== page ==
Several years ago, I read "Hinds' Feet on High Places" by Hannah Hurnard. I'm pretty sure I also read the sequel "Mountains of Spices." Regardless, I was probably in middle school, so when the snow days at home and no work prompted me to find a book in the house to reread, I picked up "Mountains of Spices."

I've only read the first five chapters so far and found such sweet refreshment. 

The book opens with this verse: Song of Solomon 8:14

Make hast, my beloved, 
and be like a gazelle
or a young stag
on the mountains of spices.

With this passion, we encountered the transformed main character from the previous book, "Hinds' Feet on High Places." This book is about her life as she returns to the valley from where she came after her experience of finding the Shepherd-King and having the flower of love planted in her heart.

As she reenters "normal" life, Grace and Glory is known by her new name, and people from the village and her very own family grapple with what such a changed identity means. She is no longer Much-Afraid, but crowned with Grace and Glory, and walks and lives in sweet confidence of her Lord.  

I love this book because it deals with the challenges of returning from mountain-top experiences and the sweet intimacy with the Lord that spurs us onward. Grace and Glory continually seeks out the Shepherd-King in order to maintain communion and to grow in how to practically help those around her.

We experience mountain-top experiences, where the revelation of the Holy Spirit burns freshly in our hearts, and where communion with Jesus is easy and quick. 

Yet, we eventually return to daily life. I go to work. I pay bills. I visit friends and family.

AND, God is good. And God speaks into the moments when I don't know how to share His love with someone, or don't know how to respond tenderly when someone responds to me harshly, or when I don't know how to be faithful to what I know from the mountain-top.

As I read this book, I'm encouraged to read more of the wisdom literature of the Old Testament, the Book of Job, Psalms, the Book of Proverbs, Ecclesiastes, and Song of Solomon, and read of the romance of Jesus' pursuit of us. As Jesus seeks my heart, I fall more in love with His heart, and He aligns my heart with His desires and transforms my heart.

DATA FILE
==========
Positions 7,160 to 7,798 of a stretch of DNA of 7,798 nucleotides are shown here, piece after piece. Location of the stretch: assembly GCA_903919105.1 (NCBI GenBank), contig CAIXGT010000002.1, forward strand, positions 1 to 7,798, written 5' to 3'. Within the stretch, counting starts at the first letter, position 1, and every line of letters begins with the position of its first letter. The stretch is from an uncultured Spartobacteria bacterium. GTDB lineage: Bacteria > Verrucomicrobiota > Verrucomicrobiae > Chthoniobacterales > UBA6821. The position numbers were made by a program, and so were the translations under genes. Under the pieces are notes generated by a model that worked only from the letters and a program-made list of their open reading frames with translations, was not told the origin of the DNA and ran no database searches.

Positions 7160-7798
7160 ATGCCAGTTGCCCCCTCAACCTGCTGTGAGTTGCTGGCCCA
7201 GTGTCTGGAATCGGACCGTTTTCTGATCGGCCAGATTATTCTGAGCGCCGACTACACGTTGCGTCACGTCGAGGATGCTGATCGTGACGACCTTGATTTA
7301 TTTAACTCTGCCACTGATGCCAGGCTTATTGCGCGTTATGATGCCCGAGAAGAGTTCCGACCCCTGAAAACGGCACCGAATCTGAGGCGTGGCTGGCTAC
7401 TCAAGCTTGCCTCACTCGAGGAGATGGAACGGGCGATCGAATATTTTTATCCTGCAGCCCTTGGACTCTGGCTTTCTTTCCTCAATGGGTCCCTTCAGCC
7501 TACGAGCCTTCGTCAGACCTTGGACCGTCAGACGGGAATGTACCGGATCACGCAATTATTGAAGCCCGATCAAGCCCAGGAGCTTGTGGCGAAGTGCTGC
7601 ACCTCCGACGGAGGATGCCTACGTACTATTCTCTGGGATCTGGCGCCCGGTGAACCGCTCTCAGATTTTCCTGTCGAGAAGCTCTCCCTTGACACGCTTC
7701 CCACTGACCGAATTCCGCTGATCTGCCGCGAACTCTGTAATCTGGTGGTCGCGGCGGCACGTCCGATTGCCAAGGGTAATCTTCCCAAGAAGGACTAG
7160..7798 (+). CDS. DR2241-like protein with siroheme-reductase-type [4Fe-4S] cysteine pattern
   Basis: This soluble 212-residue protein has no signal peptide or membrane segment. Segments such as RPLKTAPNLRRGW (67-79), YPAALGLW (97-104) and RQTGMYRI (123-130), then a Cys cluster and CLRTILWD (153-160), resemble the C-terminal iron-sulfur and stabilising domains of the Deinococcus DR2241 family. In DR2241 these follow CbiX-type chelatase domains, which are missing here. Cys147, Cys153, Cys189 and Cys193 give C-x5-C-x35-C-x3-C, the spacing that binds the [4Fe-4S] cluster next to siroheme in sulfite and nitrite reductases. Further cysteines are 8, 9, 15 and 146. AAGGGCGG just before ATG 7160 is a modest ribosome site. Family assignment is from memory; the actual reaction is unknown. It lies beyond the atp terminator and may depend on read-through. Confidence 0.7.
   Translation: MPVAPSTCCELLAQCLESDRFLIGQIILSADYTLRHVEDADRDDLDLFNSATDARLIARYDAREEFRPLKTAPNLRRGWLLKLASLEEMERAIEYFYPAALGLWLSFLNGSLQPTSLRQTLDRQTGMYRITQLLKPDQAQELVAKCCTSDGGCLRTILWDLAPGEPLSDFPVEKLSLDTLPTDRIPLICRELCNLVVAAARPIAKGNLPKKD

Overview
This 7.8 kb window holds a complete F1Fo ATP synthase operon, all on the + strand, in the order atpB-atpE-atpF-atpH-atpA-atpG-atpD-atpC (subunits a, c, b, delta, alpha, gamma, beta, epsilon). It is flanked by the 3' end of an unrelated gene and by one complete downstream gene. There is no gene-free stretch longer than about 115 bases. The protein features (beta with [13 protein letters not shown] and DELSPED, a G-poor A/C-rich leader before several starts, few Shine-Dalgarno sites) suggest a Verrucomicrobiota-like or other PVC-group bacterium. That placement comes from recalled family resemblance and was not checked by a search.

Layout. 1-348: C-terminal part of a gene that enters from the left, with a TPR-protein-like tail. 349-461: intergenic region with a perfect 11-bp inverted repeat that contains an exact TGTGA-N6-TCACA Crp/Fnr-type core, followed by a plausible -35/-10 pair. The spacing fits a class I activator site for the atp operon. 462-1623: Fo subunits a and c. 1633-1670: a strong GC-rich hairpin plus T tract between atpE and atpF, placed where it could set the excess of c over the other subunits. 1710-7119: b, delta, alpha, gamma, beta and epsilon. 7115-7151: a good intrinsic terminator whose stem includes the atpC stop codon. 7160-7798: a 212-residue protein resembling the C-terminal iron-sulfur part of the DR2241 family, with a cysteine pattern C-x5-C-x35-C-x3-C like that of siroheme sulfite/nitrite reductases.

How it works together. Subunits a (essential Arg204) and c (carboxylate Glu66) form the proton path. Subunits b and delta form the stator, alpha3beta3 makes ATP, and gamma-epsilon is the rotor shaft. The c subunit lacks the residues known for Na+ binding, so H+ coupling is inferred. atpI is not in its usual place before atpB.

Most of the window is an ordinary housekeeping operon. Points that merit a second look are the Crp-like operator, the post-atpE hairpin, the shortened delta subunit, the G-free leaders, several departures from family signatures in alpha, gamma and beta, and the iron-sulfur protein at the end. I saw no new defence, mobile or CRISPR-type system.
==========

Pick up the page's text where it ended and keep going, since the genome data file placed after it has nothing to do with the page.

The passage below is one that I continually return to, as I hear to song that Jesus sings over me, encourages me with, and pursues me with. It is with this song that Abba Father calls me Daughter. It is with this song that God is in charge at the center and that God is my King. 

Zephaniah 3:14-20

4-15 So sing, Daughter Zion!
    Raise the rafters, Israel!
Daughter Jerusalem,
    be happy! celebrate!
God has reversed his judgments against you
    and sent your enemies off chasing their tails.
From now on, God is Israel’s king,
    in charge at the center.
There’s nothing to fear from evil
    ever again!

God Is Present Among You

16-17 Jerusalem will be told:
    “Don’t be afraid.
Dear Zion,
    don’t despair.
Your God is present among you,
    a strong Warrior there to save you.
Happy to have you back, he’ll calm you with his love
    and delight you with his songs.
18-20 “The accumulated sorrows of your exile
    will dissipate.
I, your God, will get rid of them for you.
    You’ve carried those burdens long enough.
At the same time, I’ll get rid of all those
    who’ve made your life miserable.
I’ll heal the maimed;
    I’ll bring home the homeless.
In the very countries where they were hated
    they will be venerated.
On Judgment Day
    I’ll bring you back home—a great family gathering!
You’ll be famous and honored
    all over the world.
You’ll see it with your own eyes—
    all those painful partings turned into reunions!”
        God’s Promise.

May God bless you and keep you, may He make His face shine upon you, and give you peace. Amen.
Shalom, Rose